Buying sustainably sourced seafood can seem like an endless search. The intricacies of which fish, from which area, caught by which method can be mind-boggling. But there’s good news for Southern California shoppers – according to
In the 2014 edition of the ocean organization’s Seafood Retailer Scorecard,
The survey only covered major chains. Smaller regional chains such as Bristol Farms and 99 Ranch were not included.
Greenpeace rated the chains, which account for roughly half of all supermarket sales in the country, on four major criteria – whether they have a sustainable seafood policy, whether they support seafood sustainability initiatives, how clearly fish are labeled as to sourcing, and how many "red list" troubled species of fish they sell.
"What we're trying to do is take care of a lot of the work for the consumer," says Greenpeace senior seafood campaigner James Mitchell. "It's hard to keep track of everything you need to know to buy sustainable fish, but chances are that if you walk into one of the supermarkets that are ranked higher on this list, you're likely to do better than if you're going into one that is at the bottom.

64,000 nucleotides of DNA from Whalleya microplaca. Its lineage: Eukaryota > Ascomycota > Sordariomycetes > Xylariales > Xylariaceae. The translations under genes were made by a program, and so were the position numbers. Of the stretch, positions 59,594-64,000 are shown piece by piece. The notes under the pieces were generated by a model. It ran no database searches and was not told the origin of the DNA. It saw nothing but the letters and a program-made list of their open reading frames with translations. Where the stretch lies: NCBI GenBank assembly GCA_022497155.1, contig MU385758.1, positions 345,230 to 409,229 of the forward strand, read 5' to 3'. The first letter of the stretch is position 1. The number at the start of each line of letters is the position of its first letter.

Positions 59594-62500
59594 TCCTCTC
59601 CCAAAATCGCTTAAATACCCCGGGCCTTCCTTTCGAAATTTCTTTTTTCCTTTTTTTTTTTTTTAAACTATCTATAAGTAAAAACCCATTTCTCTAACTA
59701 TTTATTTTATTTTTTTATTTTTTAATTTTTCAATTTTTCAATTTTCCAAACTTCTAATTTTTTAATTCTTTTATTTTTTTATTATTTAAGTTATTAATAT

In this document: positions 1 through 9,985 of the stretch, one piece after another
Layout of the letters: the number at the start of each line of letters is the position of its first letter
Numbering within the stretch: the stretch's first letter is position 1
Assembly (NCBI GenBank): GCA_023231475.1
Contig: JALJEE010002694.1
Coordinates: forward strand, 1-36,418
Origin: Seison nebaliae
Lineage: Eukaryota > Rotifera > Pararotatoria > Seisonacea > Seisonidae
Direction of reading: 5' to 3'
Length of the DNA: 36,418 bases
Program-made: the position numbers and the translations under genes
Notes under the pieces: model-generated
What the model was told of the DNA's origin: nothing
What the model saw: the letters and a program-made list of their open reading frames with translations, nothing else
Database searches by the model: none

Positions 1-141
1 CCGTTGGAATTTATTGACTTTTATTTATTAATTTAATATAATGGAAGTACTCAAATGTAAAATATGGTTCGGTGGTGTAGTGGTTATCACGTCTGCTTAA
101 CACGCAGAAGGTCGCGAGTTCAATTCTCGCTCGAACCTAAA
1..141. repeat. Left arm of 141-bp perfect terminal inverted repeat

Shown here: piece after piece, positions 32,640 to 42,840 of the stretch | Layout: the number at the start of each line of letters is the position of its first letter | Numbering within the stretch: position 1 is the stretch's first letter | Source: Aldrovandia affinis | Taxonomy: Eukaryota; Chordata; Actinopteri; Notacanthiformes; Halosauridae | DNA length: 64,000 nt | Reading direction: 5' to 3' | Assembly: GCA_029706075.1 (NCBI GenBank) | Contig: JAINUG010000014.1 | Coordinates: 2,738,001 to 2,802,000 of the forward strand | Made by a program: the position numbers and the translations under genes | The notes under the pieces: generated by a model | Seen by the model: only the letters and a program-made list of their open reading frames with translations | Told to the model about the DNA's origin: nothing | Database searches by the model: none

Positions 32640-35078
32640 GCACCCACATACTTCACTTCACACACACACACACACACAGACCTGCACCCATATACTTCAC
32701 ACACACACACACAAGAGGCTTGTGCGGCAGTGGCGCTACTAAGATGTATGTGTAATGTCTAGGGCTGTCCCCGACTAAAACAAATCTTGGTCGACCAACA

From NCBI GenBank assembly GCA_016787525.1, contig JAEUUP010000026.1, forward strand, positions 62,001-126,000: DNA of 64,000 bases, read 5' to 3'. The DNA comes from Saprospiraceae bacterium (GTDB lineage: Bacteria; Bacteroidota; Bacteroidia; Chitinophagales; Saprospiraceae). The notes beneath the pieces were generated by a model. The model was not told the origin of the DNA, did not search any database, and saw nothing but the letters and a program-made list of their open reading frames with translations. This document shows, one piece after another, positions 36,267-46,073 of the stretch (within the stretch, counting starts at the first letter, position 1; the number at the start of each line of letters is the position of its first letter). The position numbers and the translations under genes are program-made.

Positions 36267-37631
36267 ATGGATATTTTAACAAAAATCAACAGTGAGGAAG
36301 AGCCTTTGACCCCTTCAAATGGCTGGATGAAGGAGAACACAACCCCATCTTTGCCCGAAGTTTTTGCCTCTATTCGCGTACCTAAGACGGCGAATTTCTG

"For consumers who don't walk around with a Seafood Watch card in their pocket, we've done a lot of the work for them, helping them to be able to do the right thing."
Progress has been remarkable. The survey started in 2008, and according to Mitchell, the first year every one of the 20 chains graded failed. This year, using the same criteria, only four did – none of them represented in Southern California.
"The supermarkets are undoubtedly paying attention to this survey," Mitchell says. "And it's been great to see the top retailers doing even better than they had in previous years."
While most of the scrutiny in sustainable seafood is focused on fresh fish, Mitchell says that one of the real bright spots over the last several years has come in canned tuna, second only to shrimp on Americans' seafood hit parade, and the most popular wild-caught seafood we eat (most shrimp is farmed).
The methods used for catching all of this tuna have a profound effect on other species. Whole Foods and Trader Joe's both offer store brands of line-caught skipjack and Whole Foods offers line-caught albacore as well.
"This is huge," Mitchell says. "Four out of the top 5 supermarkets in our report have their own brand of sustainable canned tuna now. That is a huge part of the marketplace. And the really great part is [with these house brands] we're finally at a situation where we can have sustainable and affordable tuna at the same time."
All the news is not good, though. The three biggest sellers of canned tuna – Bumble Bee, Starkist and Chicken of the Sea – continue to use problematic fishing methods (despite "dolphin-safe" labels).